Monday, March 05, 2012

Many of the plants from the Andes in Peru are grown as container plants by greenhouses in the USA

Years ago, I managed a wholesale greenhouse. Seasonally, one could walk in and see incredible beauty from one fiberglass wall to the other.

As a season drew near, it became more beautiful. During Christmas, you could see a an ocean of red (poinsettias). It was truly captivating.

Many would enter and say something like, "I would love to work here, it's always so peaceful!"

I could understand their sentiments. However, I understood what it took to get everything to bloom on time, and how critical it was for what was in bloom to be sold in a timely manner.

In short, I did not bask in the peace they believed to reside there. Fertilizer schedules with necessary implemented variations, insect control, disease control, fungi control, annual budgets, monthly budgets, sales quotas, shipping schedules, staffing, and a master plan of scheduling for all of the above, were my responsibility.

Greenhouse grown products are perishable, and one out of balance issue could devastate an entire crop.

One year as spring approached, all of my greenhouses were filled with bedding plants. Container geraniums, flats of petunias, marigolds, impatiens, begonias, flowering baskets, perennials and much more, took every inch of space.

Everything was scheduled out to bloom and be ready to ship for spring. Orders were coming in nicely. All seemed quietly pastoral.

However, trouble had been introduced in silent fashion.

I began to notice that many of the flats of bedding plants were dying. They were dying in specific order which allowed me to deduce exactly what irrigation time and what chemical additive (a fungicide) had been the cause.

I was convinced I would lose my job. I was deeply grieved.

Such an operation exists on very fine margins. Something like this would be catastrophic, and most difficult to recover from. Thousands upon thousands of plants were dying, and I could do little more than stand by and watch it happen.

I contacted my vendors. The suppliers of seed, seedlings, fertilizer, and other chemicals (including fungicide). Through a long and extremely painful process, I would find out that the origin of the problem, would be from a highly reputable chemical plant, where a disgruntled employee had introduced a poison into the fungicide in limited fashion.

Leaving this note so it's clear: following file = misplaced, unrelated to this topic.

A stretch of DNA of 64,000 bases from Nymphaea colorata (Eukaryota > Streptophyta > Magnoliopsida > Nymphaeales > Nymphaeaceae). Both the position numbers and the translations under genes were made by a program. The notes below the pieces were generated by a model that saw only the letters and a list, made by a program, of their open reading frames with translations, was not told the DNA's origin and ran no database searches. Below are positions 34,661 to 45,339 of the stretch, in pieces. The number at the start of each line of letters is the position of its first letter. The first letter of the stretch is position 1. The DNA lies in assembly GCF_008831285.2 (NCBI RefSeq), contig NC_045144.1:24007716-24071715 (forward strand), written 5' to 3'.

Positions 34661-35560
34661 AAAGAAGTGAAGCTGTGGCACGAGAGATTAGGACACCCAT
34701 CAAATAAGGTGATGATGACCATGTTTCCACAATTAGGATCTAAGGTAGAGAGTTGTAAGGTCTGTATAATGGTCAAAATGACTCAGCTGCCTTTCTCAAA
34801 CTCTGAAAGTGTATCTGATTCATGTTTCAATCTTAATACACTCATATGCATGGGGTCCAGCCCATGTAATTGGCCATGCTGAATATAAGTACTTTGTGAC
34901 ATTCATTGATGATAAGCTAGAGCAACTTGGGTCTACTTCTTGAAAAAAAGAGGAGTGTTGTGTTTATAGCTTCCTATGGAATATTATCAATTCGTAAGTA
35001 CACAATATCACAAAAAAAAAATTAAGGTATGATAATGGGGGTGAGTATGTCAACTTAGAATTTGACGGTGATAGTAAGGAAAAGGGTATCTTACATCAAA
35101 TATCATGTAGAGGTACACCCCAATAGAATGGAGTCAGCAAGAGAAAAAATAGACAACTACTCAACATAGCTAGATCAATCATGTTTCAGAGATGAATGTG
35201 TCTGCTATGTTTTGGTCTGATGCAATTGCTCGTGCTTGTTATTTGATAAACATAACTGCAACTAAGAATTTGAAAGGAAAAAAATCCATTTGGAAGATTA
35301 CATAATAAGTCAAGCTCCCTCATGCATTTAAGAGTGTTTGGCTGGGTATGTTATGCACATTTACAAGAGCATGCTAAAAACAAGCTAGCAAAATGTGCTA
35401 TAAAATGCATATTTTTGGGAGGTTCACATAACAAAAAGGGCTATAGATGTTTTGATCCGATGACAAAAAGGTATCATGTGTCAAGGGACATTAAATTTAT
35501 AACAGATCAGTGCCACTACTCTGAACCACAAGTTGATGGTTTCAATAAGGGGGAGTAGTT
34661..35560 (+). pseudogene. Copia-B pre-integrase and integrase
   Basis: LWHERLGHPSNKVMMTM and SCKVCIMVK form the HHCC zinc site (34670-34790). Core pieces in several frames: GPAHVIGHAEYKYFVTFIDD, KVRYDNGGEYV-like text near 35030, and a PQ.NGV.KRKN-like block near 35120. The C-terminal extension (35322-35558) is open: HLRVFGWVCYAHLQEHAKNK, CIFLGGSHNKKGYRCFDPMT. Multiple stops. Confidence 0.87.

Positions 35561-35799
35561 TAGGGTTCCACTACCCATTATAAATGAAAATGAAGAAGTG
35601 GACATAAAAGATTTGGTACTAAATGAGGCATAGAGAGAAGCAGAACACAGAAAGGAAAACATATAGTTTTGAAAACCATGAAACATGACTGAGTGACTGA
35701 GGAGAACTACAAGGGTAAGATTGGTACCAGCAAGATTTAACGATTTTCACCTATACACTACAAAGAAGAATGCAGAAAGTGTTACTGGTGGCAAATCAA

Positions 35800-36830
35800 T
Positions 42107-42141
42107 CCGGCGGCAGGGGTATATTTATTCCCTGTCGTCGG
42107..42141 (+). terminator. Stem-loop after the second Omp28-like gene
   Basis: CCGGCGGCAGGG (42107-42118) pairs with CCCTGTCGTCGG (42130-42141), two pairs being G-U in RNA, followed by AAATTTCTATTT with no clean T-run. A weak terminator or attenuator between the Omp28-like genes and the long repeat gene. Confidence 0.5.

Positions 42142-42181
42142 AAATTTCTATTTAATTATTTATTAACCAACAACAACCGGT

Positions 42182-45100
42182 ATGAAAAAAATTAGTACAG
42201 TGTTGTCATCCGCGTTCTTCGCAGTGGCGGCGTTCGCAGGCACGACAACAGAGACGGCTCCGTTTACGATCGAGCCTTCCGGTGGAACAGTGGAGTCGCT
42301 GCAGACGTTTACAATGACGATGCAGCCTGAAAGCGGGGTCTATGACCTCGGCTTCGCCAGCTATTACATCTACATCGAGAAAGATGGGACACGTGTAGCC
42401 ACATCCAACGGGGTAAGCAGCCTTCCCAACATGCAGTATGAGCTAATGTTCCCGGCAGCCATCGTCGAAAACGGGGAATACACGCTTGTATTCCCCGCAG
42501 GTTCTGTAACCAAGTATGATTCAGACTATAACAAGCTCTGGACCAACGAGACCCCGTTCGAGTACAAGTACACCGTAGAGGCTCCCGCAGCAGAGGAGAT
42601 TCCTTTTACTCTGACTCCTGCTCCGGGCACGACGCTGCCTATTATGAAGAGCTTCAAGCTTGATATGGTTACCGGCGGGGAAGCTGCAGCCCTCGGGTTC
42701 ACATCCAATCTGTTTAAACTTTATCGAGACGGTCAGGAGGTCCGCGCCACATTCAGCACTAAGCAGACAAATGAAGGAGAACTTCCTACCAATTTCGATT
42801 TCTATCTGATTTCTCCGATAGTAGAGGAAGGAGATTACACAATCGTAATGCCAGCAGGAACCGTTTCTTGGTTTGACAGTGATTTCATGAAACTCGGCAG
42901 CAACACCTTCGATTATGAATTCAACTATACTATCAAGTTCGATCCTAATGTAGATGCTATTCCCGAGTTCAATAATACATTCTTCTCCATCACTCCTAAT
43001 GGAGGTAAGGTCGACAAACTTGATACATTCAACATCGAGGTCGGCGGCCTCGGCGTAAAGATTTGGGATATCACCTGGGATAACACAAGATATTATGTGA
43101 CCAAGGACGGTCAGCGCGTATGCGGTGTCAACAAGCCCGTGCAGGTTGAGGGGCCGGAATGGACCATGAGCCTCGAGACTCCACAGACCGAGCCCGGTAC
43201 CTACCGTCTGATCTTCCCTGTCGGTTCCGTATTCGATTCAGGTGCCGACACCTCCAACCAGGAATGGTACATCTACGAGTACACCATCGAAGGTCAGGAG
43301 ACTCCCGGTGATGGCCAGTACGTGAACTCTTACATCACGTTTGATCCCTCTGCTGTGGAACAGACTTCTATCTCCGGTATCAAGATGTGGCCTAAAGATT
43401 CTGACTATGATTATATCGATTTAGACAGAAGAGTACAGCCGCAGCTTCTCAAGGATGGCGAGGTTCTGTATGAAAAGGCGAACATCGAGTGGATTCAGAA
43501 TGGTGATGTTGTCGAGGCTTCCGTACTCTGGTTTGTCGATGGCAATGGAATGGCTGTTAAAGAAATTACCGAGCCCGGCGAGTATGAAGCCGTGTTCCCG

The action of this individual would cost us thousands upon thousands of dollars. In all honesty, the revenue brought in during the spring bedding plant season, was between half and two thirds of our total annual sales volume.

There was no way to recoup the costs of lost plant material...lost sales.

Up to that point in my life, this was the most difficult thing I had ever been through. The amount of thought, calculation, detective work, seeking of wise counsel, and general stewing was overwhelming. I remember sitting in one of the greenhouses, surrounded by tens of thousands of dying plants, powerless and weeping.

No matter what I did, I could not change the outcome! I was utterly humiliated. Ruined, I thought.

Ultimately, the chemical company would settle with our organization (not a court battle) and take some of the sting out of this experience.

I learned an enormous life lesson that has served me well. I find myself reflecting on it again in our current days.

I cannot control the circumstances of life, but I can faithfully seek to walk in obedience to Him. If I am able to remain faithful, He will handle the details of my life.

I can set schedules, seek to impact circumstances or growth, but I am ultimately powerless to control life. If I find myself in a season of suffering, my responsibility isn't to leap off of the Potter's Wheel and cry "foul!"

Rather, I need to continue to seek Him, and allow Him to shape my life to the forms and contours He desires. I am far more useful in His hands, if I have allowed Him to direct my paths and bring growth in the areas I most need them.

There is no substitute for the crucible of suffering, for bringing about a more Christlike, humble servant.



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